Vasectomy is an out-patient, office-based procedure that is done under local anesthesia. It is minimally invasive. The puncture is a single puncture into the scrotum. Any bleeding is usually readily identifiable in the scrotum by office physical examination with no risk of transfusion. Infection risk is 0.5 to 1% and is again scrotal. It is cheaper than tubal, less invasive, and safer. There has never been a reported death from vasectomy in the United States. Success is verifiable by semen analysis.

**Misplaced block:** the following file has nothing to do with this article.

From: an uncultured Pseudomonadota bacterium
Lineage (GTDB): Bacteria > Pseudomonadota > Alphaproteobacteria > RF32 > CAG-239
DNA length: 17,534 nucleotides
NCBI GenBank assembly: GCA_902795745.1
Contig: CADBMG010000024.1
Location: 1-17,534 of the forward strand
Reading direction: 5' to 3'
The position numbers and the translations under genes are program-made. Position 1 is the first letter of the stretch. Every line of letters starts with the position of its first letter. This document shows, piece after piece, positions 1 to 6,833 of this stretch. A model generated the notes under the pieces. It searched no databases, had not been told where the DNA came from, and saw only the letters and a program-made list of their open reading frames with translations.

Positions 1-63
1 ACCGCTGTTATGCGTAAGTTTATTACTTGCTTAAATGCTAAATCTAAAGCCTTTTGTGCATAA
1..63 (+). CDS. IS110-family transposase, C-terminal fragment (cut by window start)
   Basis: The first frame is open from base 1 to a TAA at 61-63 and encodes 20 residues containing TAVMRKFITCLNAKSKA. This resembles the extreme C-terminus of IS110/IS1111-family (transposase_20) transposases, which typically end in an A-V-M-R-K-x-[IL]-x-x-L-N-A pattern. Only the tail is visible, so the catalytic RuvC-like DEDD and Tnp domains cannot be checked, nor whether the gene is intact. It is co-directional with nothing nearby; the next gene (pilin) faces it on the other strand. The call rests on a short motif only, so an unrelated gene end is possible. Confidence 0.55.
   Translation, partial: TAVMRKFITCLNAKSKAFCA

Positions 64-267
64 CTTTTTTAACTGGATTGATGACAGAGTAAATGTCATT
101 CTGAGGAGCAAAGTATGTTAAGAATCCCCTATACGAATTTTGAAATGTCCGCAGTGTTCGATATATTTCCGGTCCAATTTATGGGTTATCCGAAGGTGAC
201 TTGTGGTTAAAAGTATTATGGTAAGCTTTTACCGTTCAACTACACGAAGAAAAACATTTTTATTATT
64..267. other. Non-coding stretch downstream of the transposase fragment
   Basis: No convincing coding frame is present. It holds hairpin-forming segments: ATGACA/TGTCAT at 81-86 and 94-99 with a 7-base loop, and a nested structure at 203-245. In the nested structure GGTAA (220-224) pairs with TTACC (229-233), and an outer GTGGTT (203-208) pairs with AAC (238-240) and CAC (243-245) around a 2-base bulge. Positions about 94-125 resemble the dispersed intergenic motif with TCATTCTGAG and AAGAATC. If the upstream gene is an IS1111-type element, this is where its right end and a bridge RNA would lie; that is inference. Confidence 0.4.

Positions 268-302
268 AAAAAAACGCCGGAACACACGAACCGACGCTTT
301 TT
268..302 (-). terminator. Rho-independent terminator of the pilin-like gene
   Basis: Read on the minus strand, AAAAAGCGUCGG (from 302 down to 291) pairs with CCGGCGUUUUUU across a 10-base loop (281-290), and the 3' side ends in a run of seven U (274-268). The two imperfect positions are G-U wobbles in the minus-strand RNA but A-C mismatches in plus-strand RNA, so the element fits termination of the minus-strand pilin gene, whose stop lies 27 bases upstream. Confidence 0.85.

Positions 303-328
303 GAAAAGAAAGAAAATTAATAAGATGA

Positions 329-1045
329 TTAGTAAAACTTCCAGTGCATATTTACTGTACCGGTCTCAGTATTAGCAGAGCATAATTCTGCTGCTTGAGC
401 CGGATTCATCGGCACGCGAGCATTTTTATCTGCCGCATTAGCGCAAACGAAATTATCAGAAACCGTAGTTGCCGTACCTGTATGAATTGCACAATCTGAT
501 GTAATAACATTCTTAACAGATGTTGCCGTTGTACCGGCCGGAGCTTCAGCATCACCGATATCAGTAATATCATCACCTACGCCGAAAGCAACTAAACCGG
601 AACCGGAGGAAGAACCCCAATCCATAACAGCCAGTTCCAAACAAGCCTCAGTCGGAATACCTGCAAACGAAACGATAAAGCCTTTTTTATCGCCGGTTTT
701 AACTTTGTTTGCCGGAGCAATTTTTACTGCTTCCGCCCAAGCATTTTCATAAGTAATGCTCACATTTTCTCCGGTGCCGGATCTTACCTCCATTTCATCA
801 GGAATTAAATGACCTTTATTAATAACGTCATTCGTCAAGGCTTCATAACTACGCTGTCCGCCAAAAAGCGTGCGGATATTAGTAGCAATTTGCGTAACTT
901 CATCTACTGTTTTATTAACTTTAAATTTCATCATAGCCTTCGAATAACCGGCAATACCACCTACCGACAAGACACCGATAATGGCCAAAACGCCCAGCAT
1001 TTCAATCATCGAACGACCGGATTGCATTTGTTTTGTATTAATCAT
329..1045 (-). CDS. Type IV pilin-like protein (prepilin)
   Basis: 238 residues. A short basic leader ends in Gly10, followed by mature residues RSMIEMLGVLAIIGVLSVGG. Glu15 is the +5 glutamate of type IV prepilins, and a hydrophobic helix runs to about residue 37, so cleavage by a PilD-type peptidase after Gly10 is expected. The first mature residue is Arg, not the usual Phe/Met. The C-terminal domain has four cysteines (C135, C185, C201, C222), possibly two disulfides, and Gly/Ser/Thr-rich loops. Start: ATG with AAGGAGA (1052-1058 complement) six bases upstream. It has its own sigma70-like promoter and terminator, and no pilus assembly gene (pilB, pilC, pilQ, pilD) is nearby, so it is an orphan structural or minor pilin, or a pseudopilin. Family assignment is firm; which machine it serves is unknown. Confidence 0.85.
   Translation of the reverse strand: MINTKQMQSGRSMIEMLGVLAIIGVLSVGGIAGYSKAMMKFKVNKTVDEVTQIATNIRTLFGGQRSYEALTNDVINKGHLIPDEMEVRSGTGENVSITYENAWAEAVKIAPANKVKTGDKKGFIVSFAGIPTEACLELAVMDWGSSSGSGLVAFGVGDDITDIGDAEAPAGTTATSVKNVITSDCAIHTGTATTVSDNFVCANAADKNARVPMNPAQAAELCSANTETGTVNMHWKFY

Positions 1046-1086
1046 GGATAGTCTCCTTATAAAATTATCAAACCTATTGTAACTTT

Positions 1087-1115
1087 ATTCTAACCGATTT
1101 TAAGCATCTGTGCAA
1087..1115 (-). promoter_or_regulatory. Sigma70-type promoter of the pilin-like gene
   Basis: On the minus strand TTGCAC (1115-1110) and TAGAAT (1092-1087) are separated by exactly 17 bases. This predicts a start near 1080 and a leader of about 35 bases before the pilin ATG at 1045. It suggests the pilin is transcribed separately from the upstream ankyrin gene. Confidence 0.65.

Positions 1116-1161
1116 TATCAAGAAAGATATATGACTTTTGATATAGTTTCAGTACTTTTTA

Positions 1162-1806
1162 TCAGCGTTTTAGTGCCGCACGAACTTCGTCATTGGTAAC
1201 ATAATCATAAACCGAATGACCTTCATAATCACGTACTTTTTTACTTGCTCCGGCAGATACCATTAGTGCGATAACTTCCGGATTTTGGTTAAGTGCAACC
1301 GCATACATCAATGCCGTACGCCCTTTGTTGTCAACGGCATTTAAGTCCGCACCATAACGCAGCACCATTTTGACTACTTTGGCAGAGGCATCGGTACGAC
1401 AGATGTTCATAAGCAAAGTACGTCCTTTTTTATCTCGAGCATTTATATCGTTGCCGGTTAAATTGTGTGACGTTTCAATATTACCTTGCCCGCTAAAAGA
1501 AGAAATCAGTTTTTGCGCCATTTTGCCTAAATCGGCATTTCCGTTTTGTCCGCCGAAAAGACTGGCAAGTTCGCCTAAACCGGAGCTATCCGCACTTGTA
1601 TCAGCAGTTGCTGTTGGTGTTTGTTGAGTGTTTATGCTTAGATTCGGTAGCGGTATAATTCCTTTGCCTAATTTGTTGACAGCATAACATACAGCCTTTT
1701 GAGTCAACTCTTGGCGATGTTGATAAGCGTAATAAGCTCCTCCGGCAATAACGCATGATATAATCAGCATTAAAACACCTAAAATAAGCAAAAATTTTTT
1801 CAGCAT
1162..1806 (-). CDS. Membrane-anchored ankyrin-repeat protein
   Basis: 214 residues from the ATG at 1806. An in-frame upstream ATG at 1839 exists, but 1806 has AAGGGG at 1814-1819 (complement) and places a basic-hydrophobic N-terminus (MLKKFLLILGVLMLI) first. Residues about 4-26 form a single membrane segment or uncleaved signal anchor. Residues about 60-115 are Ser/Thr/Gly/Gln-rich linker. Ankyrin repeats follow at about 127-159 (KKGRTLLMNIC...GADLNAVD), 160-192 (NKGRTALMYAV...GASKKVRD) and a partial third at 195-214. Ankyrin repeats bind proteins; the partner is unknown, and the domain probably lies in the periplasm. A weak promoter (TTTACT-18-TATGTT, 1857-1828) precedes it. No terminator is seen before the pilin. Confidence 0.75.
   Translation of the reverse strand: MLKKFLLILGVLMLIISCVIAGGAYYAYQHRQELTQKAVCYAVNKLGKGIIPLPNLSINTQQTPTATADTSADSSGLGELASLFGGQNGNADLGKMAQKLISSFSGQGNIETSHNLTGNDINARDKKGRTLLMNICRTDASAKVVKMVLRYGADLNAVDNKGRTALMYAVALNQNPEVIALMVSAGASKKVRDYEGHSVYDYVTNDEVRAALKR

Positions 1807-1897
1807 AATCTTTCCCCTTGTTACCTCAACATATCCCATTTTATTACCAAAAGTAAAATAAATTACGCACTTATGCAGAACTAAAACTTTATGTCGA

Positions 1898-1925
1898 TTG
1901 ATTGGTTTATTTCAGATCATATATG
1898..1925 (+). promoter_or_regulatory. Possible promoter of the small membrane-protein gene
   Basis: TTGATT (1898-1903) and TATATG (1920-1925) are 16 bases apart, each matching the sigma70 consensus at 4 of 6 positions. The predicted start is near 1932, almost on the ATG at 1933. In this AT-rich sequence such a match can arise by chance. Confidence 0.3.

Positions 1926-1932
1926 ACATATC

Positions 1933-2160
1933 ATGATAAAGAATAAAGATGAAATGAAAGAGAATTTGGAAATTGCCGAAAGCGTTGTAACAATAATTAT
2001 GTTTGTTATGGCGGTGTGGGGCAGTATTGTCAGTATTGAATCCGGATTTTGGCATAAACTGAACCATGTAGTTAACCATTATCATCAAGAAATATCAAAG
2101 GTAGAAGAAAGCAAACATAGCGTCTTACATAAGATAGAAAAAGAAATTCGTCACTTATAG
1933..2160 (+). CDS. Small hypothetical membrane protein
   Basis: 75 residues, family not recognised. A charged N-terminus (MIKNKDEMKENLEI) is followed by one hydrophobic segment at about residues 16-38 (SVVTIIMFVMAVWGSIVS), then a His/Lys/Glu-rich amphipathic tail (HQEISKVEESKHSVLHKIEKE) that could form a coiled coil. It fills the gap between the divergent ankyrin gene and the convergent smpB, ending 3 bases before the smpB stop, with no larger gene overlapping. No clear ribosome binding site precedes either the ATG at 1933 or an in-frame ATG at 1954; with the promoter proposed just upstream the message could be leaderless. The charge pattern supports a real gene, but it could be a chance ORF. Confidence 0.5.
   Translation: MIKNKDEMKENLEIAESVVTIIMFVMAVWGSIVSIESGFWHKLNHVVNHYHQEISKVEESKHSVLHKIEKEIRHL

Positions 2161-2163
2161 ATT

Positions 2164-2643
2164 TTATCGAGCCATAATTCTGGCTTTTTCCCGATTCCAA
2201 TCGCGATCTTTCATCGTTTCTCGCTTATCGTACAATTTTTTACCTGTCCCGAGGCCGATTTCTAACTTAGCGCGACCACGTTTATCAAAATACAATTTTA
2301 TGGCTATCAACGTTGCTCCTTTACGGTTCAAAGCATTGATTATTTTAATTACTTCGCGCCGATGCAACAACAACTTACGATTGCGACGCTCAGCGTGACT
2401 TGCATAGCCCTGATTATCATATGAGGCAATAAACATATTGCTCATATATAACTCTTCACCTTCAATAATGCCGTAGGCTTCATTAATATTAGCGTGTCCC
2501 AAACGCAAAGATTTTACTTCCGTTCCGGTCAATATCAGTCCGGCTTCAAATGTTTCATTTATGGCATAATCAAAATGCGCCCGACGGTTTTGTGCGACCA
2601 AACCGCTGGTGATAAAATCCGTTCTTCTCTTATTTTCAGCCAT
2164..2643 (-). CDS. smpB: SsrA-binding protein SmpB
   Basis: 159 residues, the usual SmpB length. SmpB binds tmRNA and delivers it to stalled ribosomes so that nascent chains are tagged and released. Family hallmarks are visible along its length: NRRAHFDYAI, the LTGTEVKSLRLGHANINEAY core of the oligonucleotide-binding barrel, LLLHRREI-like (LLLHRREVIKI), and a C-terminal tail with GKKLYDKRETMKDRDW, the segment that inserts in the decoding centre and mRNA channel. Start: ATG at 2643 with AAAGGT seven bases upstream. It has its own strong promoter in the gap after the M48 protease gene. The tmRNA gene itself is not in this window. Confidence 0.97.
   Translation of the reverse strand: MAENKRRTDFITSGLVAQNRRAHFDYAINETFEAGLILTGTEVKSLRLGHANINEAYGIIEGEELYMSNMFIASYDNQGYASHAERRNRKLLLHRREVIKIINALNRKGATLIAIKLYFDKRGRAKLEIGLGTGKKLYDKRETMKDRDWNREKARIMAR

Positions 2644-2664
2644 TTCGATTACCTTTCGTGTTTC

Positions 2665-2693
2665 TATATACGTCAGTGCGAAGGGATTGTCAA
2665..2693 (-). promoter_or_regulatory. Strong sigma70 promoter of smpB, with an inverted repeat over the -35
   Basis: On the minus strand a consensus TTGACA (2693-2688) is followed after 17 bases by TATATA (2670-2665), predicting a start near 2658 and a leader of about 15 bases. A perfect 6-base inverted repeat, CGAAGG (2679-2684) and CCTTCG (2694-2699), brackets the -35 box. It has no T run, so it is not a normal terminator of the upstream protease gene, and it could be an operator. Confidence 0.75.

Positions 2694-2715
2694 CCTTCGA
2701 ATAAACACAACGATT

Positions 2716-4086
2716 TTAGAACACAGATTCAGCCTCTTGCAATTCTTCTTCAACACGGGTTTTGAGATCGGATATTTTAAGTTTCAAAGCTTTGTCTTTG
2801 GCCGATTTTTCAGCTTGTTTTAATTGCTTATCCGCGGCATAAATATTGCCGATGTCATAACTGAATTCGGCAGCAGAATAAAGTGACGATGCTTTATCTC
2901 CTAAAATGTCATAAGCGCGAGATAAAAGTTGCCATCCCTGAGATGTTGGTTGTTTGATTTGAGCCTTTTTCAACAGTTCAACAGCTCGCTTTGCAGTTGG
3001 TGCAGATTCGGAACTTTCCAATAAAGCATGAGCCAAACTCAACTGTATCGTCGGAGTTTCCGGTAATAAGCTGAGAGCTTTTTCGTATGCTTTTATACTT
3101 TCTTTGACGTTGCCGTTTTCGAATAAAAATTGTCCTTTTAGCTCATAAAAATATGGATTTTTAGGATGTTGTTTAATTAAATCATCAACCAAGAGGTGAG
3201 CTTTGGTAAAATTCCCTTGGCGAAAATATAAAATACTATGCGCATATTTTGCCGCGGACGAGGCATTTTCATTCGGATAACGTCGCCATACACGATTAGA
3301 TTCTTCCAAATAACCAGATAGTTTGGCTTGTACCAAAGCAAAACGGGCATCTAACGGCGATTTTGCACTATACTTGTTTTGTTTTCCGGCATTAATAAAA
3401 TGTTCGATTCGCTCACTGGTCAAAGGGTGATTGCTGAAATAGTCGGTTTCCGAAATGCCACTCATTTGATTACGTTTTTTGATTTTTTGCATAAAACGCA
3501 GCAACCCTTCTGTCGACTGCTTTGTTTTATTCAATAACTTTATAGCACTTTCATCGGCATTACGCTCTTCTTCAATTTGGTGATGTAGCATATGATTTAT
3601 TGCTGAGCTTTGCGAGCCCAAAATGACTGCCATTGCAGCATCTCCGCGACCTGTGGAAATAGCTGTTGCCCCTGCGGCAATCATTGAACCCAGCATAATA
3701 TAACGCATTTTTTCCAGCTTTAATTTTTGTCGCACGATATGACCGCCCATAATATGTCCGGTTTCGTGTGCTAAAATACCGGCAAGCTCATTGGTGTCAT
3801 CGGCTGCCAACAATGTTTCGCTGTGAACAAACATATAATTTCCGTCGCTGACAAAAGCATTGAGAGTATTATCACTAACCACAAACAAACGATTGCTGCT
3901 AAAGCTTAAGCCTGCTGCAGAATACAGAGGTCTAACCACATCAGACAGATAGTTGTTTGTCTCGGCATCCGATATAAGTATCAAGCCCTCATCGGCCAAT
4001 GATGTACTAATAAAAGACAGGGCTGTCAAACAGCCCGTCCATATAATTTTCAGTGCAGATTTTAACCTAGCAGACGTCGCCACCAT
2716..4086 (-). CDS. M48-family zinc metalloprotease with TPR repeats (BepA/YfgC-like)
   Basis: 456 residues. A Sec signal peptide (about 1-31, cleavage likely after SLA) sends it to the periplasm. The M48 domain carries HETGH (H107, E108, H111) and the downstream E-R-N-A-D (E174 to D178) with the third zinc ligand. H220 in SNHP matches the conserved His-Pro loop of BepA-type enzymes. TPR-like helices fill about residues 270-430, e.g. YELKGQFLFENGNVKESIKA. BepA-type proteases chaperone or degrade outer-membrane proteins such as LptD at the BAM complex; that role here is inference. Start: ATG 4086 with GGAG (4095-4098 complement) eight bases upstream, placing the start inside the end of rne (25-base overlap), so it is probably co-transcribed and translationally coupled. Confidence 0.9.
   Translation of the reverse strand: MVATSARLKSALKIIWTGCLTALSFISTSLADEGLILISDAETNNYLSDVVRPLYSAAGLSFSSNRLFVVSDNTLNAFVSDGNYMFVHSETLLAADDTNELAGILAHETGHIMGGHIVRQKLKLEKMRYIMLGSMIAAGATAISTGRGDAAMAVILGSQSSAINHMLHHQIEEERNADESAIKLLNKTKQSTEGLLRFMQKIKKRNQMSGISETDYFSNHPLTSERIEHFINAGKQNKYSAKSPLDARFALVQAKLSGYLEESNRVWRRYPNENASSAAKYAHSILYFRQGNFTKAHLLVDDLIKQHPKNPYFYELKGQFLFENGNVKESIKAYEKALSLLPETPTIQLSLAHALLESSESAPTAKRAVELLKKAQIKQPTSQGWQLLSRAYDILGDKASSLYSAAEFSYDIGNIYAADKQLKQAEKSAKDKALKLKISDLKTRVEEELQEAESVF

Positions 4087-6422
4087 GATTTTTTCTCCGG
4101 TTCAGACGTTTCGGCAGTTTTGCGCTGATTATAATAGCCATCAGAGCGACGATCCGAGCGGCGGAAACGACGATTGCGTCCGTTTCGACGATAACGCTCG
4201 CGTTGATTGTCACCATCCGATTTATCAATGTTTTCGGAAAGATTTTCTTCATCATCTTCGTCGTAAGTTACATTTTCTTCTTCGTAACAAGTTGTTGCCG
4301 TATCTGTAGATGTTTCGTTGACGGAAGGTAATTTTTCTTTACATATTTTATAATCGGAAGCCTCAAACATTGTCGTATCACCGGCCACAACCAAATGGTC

Tubal requires a general anesthetic and is an out-patient hospital-based procedure. Due to hospital place of service, tubal usually costs more than a vasectomy. It requires 2-3 punctures ¼ to ½ inches each into the abdomen. All infections, bleeding, and scarring are intra-abdominal and may require a CT scan for diagnosis. Success is assumed and is not usually verified. Sterility can only be verified by way of hysteroscopy and tubal injection of contrast, but this is rarely done.